As expected, President Trump signed the compromise Congressional spending deal to keep the government open, despite it containing less than $1.4 billion for border walls, about a quarter as much as he requested, enough for only 55 miles of fencing. Also, despite warnings that the bill was filled with other things that didn’t deserve funding, along with poison pills designed to tie his hands and block him from taking action on his own. For instance, dictating that the 55 miles of fencing can only be built in counties controlled by Democrats who will be given the power to veto it. Why not just build a giant “Welcome” mat instead?
Immediately afterward, Trump made good on his threat to declare border security a national emergency due to violent criminals, massive caravans and drugs coming into the US illegally, and he announced that he would build the border barrier with funding from other sources. The money includes $3.6 billion from the military construction fund, $2.5 billion from a Department of Defense drug interdiction program and $600 million from the Treasury Department’s drug forfeiture fund. Here is the declaration in full:
Trump said he expects his opponents to challenge it, and of course, they immediately did.
Democratic politicians, blue states and activist groups all announced that they would sue to block his emergency declaration in federal court or propose bills to limit his power to declare emergencies.
(A word on the latter: First, those bills would likely be unconstitutional. Second, they would never make it through the GOP Senate. Third, it’s ironic that the same critics who talk about what a terrible precedent Trump’s emergency declaration sets aren’t worried about the precedent they would set by impeding the President’s power to act quickly in a national emergency. There is a reason that the Founders gave the Chief Executive, the only office holder elected by the entire nation, the power to act swiftly and unilaterally in case of national emergencies. They realized that if every emergency required waiting around for months as squabbling partisans debated what to do, we’d all be dead before they agreed on a decision.)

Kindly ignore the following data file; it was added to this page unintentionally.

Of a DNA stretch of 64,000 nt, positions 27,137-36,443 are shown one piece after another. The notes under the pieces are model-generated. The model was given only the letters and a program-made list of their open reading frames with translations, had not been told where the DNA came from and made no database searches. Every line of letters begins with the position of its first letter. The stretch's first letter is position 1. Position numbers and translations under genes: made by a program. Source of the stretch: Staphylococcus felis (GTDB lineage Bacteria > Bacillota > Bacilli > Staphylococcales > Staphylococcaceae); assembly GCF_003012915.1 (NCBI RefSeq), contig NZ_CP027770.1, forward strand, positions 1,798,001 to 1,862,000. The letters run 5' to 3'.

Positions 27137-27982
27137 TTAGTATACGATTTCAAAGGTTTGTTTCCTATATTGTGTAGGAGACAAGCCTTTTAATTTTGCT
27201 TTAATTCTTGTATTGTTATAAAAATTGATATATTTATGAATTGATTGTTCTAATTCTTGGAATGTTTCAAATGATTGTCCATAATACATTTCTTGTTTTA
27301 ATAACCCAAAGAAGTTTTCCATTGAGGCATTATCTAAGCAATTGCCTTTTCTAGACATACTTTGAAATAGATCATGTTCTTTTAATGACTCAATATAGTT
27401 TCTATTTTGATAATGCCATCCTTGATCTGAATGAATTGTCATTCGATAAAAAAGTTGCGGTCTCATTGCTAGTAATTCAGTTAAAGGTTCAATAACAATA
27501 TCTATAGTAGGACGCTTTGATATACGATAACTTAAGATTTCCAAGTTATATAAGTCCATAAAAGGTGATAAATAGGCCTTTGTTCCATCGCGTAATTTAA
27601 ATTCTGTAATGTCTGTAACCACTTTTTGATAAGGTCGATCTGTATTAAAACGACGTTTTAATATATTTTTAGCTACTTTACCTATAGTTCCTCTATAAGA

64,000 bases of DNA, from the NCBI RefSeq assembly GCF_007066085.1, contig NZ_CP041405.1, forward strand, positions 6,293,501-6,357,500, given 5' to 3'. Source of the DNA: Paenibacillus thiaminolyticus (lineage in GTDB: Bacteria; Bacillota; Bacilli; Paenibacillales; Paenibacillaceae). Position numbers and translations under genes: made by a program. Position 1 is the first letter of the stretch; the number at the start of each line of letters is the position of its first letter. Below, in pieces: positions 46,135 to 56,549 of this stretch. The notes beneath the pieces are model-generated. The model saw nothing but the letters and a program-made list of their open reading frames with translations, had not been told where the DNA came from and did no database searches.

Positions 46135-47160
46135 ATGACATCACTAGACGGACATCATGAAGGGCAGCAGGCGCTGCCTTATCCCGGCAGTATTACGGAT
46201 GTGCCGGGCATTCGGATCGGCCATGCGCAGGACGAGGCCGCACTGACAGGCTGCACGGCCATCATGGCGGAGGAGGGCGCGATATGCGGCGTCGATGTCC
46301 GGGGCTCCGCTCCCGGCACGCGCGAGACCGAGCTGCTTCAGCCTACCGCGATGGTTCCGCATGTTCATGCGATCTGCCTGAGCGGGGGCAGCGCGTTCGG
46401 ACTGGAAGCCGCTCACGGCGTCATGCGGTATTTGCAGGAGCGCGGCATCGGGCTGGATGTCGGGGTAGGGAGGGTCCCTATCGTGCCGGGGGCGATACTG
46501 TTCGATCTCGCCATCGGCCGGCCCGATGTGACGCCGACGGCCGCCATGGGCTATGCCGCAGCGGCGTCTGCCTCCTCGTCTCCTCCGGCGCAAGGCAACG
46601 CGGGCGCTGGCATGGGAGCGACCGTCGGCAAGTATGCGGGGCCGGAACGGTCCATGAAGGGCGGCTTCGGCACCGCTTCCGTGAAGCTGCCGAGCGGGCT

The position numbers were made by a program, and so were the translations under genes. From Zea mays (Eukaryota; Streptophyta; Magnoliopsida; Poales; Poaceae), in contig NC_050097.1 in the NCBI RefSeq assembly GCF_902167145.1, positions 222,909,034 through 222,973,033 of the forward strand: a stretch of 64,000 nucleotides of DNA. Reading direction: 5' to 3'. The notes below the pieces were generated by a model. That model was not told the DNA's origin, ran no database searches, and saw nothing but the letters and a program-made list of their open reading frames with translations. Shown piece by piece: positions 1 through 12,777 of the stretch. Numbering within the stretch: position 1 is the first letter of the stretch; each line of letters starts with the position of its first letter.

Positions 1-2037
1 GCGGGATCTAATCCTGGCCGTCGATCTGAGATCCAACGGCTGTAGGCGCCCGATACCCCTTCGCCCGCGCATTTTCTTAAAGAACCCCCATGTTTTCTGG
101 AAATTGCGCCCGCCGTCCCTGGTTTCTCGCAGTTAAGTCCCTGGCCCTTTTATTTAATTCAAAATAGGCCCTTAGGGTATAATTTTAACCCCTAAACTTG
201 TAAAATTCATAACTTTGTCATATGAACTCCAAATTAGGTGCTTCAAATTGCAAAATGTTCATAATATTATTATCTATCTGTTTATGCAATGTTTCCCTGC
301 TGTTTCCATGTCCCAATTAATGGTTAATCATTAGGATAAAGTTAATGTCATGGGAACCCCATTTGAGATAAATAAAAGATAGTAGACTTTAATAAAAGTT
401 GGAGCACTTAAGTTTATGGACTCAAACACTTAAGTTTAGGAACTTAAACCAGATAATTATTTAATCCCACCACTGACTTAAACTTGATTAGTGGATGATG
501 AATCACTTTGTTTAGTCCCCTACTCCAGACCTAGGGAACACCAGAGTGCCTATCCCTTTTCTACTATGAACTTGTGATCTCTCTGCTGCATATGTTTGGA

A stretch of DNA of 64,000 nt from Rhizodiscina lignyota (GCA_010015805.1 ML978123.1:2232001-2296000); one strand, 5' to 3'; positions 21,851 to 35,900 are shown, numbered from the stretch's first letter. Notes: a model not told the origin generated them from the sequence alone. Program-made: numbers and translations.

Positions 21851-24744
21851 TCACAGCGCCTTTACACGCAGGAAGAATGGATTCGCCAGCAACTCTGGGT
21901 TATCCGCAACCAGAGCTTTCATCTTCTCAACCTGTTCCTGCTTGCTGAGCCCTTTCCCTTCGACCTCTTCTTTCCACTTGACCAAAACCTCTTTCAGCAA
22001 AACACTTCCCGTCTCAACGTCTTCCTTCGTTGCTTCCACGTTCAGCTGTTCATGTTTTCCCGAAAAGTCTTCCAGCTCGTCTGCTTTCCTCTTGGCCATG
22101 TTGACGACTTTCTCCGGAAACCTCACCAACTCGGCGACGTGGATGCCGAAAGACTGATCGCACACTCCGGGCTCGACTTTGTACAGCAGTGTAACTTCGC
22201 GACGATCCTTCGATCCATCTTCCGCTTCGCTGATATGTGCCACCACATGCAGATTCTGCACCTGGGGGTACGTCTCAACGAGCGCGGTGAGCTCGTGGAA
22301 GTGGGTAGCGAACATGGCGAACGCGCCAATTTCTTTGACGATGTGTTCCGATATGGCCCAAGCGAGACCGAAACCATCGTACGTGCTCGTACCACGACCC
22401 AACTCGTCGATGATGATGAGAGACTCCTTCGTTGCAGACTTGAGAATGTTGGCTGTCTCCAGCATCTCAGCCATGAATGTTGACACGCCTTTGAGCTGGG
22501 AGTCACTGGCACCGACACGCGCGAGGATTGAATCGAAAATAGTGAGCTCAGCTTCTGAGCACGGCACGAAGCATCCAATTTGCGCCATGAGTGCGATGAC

Trump also said he expects his critics to go crying to the notoriously liberal 9th Circuit Court of Appeals in San Francisco, even though the issue doesn’t belong there, and for that court and the next appeal to go against him, but he hoped the Supreme Court would overrule them, as they often do. Who knows how long that process is going to take? This is another great example of why the Founders gave the power to deal with emergencies to the President, not the courts (and back then, we didn’t even have all those layers of federal judges with delusions of grandeur to work through.)
His opponents will argue that the violent crime, drugs, economic harm and threat of infiltration by terrorists represented by open borders are just a made-up crisis and Trump won’t be able to make the case that it’s really an emergency – even though national invasion is the very definition of an emergency requiring swift action, certainly more so than climate change, government health care or the other issues liberals think are national emergencies. And there are still 31 presidentially-declared national emergencies still in effect, stretching back 20 or so years, and Democrats haven't challenged any of them.
I’d love to hear Democrats explain why they voted to fund border walls for years up until Trump became President, then walls suddenly became “immoral,” even deadly. “Beto” O’Rourke went even further and called for taking down the walls we have now because he claims they “force” people to go to more dangerous areas to enter the US illegally (by the way, that’s a tacit admission that walls work to stop people from crossing the border. It’s also worth mentioning that there were security fences at his rally to denounce the use of physical barriers for security.)
In sort, Trump’s opponents have no rational arguments for changing their minds about border walls other than they’re now channeling Groucho Marx and singing, “Whatever It Is, I’m Against It” whenever Trump speaks.
One unforced error that his opponents will try to exploit is Trump’s side remark that “I could do the wall over a longer period of time, I didn’t need to do this, but I’d rather do it much faster.” They’ll try to claim that’s an admission that it’s not really an emergency. But it could also be interpreted to mean that he could have taken longer to get the funding for the wall, but it was so important it had to be done faster, which fits the definition of an emergency. This is the type of hair-splitting that you don’t want to have to argue over in front of a succession of judges for months on end when there’s an emergency to deal with.